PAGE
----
There is nothing particularly unique about two people sitting down to discuss football over a drink.
But in a bustling Teesside pub, there is something extra special about the conversation taking place between two particular friends.
It’s not about the impact of Tony Pulis at Middlesbrough, or the fine work of Boro chairman Steve Gibson, no, this conversation is about the two men pitting their sides against each other for a place at Wembley in one of the biggest Non-League ties that Teesside has witnessed in many a year.
Marske United manager Carl Jarrett and Stockton Town boss Michael Dunwell are former colleagues, opposing managers and long-term friends. Dunwell actually played under Jarrett during his time at Billingham Town.
“He was a nightmare when I had to tell him he was dropped,” said Jarrett. “He forgets I finished top-scorer that season,” was the instant reply from Dunwell.
Over the next two weeks their sides will meet as they look to become the ninth different Northern League club to play in an FA Vase Final in the last ten years. Marske go into the tie as slight favourites to progress and are seen as the bookmakers favourites to win the competition.
Jarrett admitted the tie has extra spice given the close bond between the two clubs, but refused to pay any attention to pre-tie predictions.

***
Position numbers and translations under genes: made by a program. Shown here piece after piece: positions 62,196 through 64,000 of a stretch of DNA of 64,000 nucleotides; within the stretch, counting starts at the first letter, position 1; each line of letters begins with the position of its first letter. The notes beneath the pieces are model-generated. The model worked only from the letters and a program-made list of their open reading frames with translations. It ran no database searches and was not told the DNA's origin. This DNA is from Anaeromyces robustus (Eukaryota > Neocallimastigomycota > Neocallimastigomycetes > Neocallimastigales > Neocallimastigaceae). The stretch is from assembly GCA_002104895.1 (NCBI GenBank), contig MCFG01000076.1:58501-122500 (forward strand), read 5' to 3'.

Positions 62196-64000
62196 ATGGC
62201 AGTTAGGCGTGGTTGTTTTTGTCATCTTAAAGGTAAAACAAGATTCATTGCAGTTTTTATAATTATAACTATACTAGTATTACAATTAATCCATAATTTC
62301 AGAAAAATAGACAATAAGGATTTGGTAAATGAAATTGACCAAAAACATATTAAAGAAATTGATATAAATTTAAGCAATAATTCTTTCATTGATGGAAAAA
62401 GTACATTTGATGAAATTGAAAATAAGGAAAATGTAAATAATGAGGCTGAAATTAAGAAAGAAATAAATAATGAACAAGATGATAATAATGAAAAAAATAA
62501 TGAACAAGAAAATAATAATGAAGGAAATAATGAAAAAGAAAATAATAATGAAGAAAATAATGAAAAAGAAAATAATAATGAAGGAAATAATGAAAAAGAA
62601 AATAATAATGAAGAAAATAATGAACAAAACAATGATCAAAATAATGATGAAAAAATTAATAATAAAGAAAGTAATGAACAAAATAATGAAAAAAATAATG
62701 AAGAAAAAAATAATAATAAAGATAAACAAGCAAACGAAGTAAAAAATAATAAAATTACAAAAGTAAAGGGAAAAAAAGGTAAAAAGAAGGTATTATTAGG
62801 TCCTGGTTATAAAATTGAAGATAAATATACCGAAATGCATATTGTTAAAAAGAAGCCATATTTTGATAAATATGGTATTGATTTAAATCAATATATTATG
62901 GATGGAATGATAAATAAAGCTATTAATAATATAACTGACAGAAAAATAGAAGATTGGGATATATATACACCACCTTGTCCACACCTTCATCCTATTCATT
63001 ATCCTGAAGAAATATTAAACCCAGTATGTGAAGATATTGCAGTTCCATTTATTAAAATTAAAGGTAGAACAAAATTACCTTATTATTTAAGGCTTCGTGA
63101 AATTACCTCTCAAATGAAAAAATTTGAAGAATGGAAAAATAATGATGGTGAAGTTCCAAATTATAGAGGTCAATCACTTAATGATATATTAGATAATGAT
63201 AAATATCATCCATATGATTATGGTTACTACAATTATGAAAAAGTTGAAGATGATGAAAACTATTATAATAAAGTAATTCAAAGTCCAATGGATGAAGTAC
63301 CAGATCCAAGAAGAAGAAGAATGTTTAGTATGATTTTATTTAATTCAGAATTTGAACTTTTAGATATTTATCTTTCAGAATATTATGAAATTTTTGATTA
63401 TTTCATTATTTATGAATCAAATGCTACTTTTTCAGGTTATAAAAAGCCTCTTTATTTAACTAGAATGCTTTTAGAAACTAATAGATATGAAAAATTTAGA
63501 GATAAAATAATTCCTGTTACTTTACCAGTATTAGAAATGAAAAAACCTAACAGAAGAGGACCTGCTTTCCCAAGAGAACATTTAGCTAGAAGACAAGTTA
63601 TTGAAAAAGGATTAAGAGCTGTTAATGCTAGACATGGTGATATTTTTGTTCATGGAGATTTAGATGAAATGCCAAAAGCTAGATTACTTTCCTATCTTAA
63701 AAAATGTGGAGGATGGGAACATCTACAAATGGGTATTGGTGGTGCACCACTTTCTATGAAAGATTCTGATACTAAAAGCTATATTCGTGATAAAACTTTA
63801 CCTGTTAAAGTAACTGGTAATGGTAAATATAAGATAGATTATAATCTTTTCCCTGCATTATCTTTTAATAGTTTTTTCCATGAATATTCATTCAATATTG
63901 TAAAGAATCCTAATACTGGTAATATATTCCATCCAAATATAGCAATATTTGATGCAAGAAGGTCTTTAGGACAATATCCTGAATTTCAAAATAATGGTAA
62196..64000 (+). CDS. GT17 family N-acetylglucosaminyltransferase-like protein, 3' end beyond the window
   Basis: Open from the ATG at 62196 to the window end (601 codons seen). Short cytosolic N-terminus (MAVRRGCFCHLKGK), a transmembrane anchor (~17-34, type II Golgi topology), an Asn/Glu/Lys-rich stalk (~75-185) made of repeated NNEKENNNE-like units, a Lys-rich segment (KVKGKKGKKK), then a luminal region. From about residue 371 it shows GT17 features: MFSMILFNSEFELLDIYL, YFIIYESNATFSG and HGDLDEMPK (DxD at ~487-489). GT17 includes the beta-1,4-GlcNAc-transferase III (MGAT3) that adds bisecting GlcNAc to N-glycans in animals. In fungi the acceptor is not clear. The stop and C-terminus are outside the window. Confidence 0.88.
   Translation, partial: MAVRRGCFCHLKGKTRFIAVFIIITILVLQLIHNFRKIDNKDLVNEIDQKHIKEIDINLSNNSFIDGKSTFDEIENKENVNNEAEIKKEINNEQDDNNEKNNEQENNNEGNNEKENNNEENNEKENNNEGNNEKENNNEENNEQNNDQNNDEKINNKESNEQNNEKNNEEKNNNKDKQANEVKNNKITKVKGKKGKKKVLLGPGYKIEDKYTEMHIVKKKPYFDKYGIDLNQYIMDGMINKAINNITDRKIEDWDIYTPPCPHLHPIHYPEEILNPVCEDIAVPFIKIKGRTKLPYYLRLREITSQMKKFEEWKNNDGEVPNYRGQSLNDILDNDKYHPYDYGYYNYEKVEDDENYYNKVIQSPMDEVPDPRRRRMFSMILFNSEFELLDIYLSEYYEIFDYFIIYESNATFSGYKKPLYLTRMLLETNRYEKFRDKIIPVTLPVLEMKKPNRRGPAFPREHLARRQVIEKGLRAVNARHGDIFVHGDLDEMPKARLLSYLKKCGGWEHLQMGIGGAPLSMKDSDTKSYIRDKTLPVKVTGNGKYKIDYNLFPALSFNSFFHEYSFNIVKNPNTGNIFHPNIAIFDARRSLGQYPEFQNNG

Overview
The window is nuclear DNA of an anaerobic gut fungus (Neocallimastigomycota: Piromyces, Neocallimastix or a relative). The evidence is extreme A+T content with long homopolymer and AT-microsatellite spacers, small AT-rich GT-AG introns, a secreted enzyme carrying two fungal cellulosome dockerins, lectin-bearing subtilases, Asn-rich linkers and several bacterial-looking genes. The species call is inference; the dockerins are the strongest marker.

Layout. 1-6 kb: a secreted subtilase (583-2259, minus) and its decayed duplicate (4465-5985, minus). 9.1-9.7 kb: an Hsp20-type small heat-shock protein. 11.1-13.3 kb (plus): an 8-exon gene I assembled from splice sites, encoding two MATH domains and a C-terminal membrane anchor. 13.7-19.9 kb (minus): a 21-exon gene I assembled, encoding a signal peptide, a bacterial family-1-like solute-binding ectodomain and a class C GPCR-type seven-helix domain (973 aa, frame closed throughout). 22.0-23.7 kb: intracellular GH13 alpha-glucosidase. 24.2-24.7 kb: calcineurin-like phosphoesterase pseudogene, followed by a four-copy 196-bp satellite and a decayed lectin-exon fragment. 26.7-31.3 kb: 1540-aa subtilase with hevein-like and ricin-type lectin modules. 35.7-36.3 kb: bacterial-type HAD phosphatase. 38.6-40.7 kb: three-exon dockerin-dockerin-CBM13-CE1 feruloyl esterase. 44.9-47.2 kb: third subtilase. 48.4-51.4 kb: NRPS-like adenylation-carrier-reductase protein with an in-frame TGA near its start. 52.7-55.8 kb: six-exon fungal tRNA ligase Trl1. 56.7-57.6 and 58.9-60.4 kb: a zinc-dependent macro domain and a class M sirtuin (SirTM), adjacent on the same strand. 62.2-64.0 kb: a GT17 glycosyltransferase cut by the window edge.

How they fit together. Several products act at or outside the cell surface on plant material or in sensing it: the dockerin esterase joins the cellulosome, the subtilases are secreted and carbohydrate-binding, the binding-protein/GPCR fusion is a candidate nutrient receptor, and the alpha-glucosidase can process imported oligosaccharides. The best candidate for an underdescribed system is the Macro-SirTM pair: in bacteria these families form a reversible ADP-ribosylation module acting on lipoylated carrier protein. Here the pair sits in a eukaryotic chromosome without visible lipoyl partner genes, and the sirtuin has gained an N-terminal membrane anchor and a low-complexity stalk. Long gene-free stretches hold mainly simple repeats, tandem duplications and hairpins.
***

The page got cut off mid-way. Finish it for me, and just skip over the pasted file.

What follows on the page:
He said: “Looking at the scale of the game, given the league we play in and where we are from, it’s a huge game. I know their players, they know mine, it’s bigger than a normal game because of that.
“They will be hard games, we won’t take it lightly. Do I think we will turn them over? I am not going to say yes, but it will be tough, very tough.”
The two sides have met earlier this season as Marske came out on top with a 3-0 win at Stockton’s Bishopton Road ground. Dunwell believes his side are stronger since that defeat in September but conceded that his side go into the tie as underdogs.
“I think they are favourites, but to say overwhelming favourites would be harsh on my squad,” said the former Hartlepool United striker. “We have some really good players and we have grown into the season.
“We didn’t have our strongest side out when we played them earlier in the season. We are a different side since then and I think we can trouble them.
“So in my eyes I think over two legs there isn’t much between us.”
“The bond between the two of us is clear. We speak about three times a day, he won’t leave me alone if I am honest with you,” he joked.
But does this mean it would hurt to put their opposition out of the competition with a glory day at Wembley within their grasp?
“Both clubs get respect for what they have done recently. He has done a great job and he deserves accolades.
“It would have been hard to beat them at Wembley because I am not sure you would want to see a good mate go through that.
“A semi-final defeat I think you can get over eventually. If we beat them they will support us, and we will support them at Wembley if they beat us.”
Now both friends can certainly raise a glass to that sentiment.
*This article originally featured in The @NonLeaguePaper which is available every Sunday and Monday